This past summer, the week-long BLKOUT Walls Mural Festival transformed Detroit’s NorthEnd with bright, bold, and memorable works of art. Founders Sydney G. James of Detroit, MI, Thomas Evans of Denver, Colorado and Max Sansing of Chicago, Illinois joined forces to create a mural space where Black art and artists were celebrated.

     In 2019, James and her co-founders were together at a mural festival in Denver. While they enjoyed themselves in a Black-owned art gallery, they discussed how they were some of few Black people participating at mural festivals time and time again. James says, “Mural festival culture and street art is whitewashed. The picture that paints is that Black people don’t do this.”

     The three of them decided to create a space that was geared toward, in favor of and in thought of Black people. The space is not exclusively Black but it’s for the love of Black people. When deciding on the location, James proposed that Detroit would be “the perfect place.”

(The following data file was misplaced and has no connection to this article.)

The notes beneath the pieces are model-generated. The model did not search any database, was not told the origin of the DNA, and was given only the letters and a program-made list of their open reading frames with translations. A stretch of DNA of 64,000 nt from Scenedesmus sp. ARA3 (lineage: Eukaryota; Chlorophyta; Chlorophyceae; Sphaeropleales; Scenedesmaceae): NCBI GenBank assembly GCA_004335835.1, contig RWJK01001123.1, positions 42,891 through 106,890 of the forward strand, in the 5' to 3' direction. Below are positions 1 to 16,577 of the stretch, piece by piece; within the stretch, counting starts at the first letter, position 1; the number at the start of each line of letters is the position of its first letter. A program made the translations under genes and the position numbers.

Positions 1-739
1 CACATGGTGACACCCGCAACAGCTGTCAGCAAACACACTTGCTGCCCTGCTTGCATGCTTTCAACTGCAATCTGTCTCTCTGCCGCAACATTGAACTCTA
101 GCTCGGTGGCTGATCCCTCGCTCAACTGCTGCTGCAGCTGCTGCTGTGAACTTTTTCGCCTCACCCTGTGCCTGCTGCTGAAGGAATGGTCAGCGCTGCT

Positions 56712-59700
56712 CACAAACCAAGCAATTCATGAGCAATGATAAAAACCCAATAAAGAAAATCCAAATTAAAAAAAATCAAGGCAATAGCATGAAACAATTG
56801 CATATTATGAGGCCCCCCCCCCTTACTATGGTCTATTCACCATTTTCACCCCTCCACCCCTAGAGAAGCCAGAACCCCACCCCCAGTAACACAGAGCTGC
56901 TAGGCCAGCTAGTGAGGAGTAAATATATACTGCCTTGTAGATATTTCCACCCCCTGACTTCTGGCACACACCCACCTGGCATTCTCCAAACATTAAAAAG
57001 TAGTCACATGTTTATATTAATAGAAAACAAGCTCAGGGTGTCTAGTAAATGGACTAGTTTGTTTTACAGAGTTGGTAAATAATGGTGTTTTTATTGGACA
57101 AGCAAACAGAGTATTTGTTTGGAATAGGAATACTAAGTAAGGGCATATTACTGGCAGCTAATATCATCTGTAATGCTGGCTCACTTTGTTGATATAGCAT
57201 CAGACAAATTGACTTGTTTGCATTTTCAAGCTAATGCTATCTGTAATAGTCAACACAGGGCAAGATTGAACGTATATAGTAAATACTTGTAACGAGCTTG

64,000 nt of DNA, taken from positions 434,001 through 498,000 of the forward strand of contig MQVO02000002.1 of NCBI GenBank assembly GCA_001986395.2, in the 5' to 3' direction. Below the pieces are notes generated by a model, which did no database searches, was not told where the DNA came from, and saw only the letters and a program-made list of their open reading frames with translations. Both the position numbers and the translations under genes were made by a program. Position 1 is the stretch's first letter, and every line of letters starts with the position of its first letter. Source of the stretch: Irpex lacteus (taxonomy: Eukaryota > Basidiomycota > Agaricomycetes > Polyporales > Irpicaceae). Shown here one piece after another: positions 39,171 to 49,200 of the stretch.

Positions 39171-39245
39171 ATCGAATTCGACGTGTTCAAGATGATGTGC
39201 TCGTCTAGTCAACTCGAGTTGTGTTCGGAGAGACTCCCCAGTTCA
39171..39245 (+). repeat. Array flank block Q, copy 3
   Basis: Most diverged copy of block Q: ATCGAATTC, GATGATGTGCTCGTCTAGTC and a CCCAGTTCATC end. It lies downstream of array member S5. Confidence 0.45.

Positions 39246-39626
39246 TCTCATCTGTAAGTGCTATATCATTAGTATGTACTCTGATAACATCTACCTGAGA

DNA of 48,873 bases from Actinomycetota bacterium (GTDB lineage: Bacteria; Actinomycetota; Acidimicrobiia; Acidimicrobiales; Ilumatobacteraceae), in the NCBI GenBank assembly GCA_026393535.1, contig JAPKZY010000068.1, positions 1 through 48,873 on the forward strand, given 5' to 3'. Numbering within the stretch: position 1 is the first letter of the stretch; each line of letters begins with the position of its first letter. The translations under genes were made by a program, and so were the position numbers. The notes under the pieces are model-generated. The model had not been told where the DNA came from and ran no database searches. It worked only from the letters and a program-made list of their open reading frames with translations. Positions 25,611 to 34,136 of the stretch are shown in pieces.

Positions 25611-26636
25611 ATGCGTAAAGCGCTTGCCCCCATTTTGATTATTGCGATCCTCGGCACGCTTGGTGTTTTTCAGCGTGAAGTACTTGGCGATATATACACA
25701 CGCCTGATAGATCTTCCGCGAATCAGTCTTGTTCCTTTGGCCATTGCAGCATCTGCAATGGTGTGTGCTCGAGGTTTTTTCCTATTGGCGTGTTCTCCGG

She says she chose the NorthEnd because it has a special place in Detroit’s Black History. It’s where Black culture thrived in the 20s, 30s, 40s and 50s. Detroit’s Black Bottom and Paradise Valley were the ethnic cores of the NorthEnd community. Music legends like Smokey Robinson, Aretha Franklin and Diana Ross all hail from the area.

     James received a grant from the Knight Foundation and together with partners like Vans, The Kresge Foundation, The Detroit Pistons, LifeWtr and more, the festival was able to pay their artists a fee, lodging, meals, and transportation. It was important for the team to take care of the artists to continue to grow the creative economy in Detroit.


     BLKOUT Walls is currently featuring over 20 visual artists from Detroit and beyond like Ijania Cortez, Tylonn J. Sawyer, Phil Simpson, Problak, Dred Ske and more! The artists created over 30 murals along the streets of the NorthEnd. James says, “The building owners of Oakland Avenue say the streets haven’t been that alive in 15 or 20 years. We did whatever we sat out to do.” “Black Muralists and street artists are weapons of gentrification,” says James.

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